Chiharu Shiota’s String Art Installations Highlight the Ties That Bind Us

Art & Sculpture Craft & Design
Chiharu Shiota’s String Art Installations Highlight the Ties That Bind Us
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Have you ever admired the glistening threads of a spider’s web in the morning dew and wondered what a super-sized web might look like? How would its many patterns, angles, and connections translate into reality? Chiharu Shiota’s signature art installations come close, utilizing many interconnected threads to explore abstract concepts of meaning and memory.

Born in Japan in 1972, Shiota has worked as an artist for the last 26 years in Berlin. She doesn’t often plan her pieces in advance, preferring to use the existing floor space as she sees fit. A single installation usually uses 250 to 300 kilometers of her chosen material — almost 200 miles worth of black or red thread, rope, string, and wool. For Shiota, the art process is not so much about the idea as it is about the experience. “The entrance is the most important part,” she says. “When I set up at the exhibition space, I create the path for the visitors first. Then, we start with the net on the ceiling and on the back of the wall, and then we connect it with the floor. I make art in the space, like painting on a canvas.”

Shiota also likes to incorporate hundreds or even thousands of everyday household objects into the mass of threads. Keys, stones, papers, glasses, shoes, clothes, boats, chairs, and more hang suspended in mid-air to illustrate the connected nature of even the most mundane objects in the human experience.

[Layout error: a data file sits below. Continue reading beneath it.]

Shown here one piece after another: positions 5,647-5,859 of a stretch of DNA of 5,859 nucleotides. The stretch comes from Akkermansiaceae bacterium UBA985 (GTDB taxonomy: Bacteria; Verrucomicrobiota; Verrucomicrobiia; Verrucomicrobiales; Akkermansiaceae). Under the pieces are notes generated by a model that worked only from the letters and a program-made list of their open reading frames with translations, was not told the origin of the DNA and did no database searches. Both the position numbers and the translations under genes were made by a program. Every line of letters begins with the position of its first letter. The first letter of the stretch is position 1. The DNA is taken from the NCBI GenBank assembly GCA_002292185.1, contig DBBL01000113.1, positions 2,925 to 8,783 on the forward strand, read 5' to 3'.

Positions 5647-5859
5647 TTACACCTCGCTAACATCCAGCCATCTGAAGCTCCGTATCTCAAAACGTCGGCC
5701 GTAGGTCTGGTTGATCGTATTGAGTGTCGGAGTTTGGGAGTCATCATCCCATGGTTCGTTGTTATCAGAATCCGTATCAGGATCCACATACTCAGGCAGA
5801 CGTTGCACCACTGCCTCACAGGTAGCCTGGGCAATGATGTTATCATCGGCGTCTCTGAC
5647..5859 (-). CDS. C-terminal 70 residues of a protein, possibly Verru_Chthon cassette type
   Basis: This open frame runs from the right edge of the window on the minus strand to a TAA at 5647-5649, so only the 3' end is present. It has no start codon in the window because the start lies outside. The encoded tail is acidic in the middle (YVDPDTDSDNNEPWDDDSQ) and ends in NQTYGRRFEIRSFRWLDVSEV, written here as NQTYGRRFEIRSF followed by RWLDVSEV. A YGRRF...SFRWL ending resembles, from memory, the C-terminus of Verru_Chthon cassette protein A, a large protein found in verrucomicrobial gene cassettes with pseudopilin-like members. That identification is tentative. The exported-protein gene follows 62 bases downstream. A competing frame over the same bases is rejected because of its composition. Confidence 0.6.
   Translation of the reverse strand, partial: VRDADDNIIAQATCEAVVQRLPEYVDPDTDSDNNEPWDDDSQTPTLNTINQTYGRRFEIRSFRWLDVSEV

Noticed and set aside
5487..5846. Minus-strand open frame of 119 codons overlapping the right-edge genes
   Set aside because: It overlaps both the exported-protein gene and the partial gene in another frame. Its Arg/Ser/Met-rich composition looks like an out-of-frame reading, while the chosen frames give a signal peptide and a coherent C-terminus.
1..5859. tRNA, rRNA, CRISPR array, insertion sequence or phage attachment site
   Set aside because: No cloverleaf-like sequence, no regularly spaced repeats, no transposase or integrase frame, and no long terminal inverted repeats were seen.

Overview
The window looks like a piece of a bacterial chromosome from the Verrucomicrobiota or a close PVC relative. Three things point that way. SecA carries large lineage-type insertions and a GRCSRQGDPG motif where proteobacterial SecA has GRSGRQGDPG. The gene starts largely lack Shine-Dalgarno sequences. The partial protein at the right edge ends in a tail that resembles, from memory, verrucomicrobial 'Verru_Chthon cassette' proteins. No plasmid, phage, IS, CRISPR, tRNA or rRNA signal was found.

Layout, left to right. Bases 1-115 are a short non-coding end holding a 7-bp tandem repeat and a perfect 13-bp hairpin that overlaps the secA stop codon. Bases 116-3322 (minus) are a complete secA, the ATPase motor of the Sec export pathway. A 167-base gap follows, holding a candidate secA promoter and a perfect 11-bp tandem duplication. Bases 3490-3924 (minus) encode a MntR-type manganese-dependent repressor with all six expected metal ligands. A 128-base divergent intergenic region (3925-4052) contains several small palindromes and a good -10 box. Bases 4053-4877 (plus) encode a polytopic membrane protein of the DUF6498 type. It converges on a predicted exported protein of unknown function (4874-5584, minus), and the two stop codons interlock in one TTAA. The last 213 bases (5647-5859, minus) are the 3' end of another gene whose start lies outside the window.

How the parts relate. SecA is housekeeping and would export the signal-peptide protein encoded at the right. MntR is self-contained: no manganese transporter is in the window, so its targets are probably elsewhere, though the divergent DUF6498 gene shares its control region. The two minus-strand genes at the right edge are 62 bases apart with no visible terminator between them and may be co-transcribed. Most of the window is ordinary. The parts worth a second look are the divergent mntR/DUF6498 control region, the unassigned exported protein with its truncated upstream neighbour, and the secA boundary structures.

The size and scale of Shiota’s installations are impressive, but focusing solely on those aspects misses the most important part — the memories implicit in the empty spaces. “When I started weaving in an empty apartment for one exhibition, I asked the curator who lived there before, and they said an old woman. I thought about her life, how she used the apartment’s space, why she stayed there, and the traces she left behind — even though I’d never met her. Especially when people die, the memory stays.” 
Many of the ordinary items she includes were left behind at flea markets, and she chooses them because they were so important to their owner in life but have lost all meaning in death. “The material is not so important,” Shiota states, “but its meaning is much more interesting. Contemporary art has no concrete answer, and it’s important that everyone can feel differently.”

This article appeared in Make: Volume 88.

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Marshall Piros

Marshall Piros is a freelance writer, upcoming college student, and lover of all things retro, pop-culture, and sci-fi. Despite not being a maker himself, he is always happy to showcase the creativity of others. Born and raised in Santa Cruz, CA, Marshall spends his spare time reading, drawing, playing video games, and practicing the piano.

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